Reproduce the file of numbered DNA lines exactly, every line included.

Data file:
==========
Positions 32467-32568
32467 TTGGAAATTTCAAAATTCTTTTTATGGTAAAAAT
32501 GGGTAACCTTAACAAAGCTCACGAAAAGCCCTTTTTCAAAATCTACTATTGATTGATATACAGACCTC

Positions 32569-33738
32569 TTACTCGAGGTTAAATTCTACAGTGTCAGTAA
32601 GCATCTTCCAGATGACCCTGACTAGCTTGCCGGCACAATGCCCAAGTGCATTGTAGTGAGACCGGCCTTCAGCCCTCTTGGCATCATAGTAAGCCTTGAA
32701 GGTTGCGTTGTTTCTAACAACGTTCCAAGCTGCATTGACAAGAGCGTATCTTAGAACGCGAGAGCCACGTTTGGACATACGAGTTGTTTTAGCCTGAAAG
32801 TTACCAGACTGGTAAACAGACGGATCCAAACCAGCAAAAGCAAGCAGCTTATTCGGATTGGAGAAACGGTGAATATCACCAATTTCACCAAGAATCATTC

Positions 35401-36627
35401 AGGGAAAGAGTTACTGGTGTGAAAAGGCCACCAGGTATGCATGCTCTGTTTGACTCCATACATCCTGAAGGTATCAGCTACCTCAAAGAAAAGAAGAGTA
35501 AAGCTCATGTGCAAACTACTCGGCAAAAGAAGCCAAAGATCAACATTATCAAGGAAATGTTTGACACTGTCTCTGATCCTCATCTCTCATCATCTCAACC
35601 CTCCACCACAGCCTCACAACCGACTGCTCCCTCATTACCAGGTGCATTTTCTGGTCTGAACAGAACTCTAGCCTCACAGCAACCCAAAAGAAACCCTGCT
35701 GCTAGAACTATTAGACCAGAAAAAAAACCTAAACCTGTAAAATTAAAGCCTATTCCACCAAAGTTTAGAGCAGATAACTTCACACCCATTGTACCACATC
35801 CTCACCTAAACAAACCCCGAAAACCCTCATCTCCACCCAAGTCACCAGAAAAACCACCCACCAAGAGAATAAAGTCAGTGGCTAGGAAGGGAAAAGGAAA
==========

Positions 32467-32568
32467 TTGGAAATTTCAAAATTCTTTTTATGGTAAAAAT
32501 GGGTAACCTTAACAAAGCTCACGAAAAGCCCTTTTTCAAAATCTACTATTGATTGATATACAGACCTC

Positions 32569-33738
32569 TTACTCGAGGTTAAATTCTACAGTGTCAGTAA
32601 GCATCTTCCAGATGACCCTGACTAGCTTGCCGGCACAATGCCCAAGTGCATTGTAGTGAGACCGGCCTTCAGCCCTCTTGGCATCATAGTAAGCCTTGAA
32701 GGTTGCGTTGTTTCTAACAACGTTCCAAGCTGCATTGACAAGAGCGTATCTTAGAACGCGAGAGCCACGTTTGGACATACGAGTTGTTTTAGCCTGAAAG
32801 TTACCAGACTGGTAAACAGACGGATCCAAACCAGCAAAAGCAAGCAGCTTATTCGGATTGGAGAAACGGTGAATATCACCAATTTCACCAAGAATCATTC

Positions 35401-36627
35401 AGGGAAAGAGTTACTGGTGTGAAAAGGCCACCAGGTATGCATGCTCTGTTTGACTCCATACATCCTGAAGGTATCAGCTACCTCAAAGAAAAGAAGAGTA
35501 AAGCTCATGTGCAAACTACTCGGCAAAAGAAGCCAAAGATCAACATTATCAAGGAAATGTTTGACACTGTCTCTGATCCTCATCTCTCATCATCTCAACC
35601 CTCCACCACAGCCTCACAACCGACTGCTCCCTCATTACCAGGTGCATTTTCTGGTCTGAACAGAACTCTAGCCTCACAGCAACCCAAAAGAAACCCTGCT
35701 GCTAGAACTATTAGACCAGAAAAAAAACCTAAACCTGTAAAATTAAAGCCTATTCCACCAAAGTTTAGAGCAGATAACTTCACACCCATTGTACCACATC
35801 CTCACCTAAACAAACCCCGAAAACCCTCATCTCCACCCAAGTCACCAGAAAAACCACCCACCAAGAGAATAAAGTCAGTGGCTAGGAAGGGAAAAGGAAA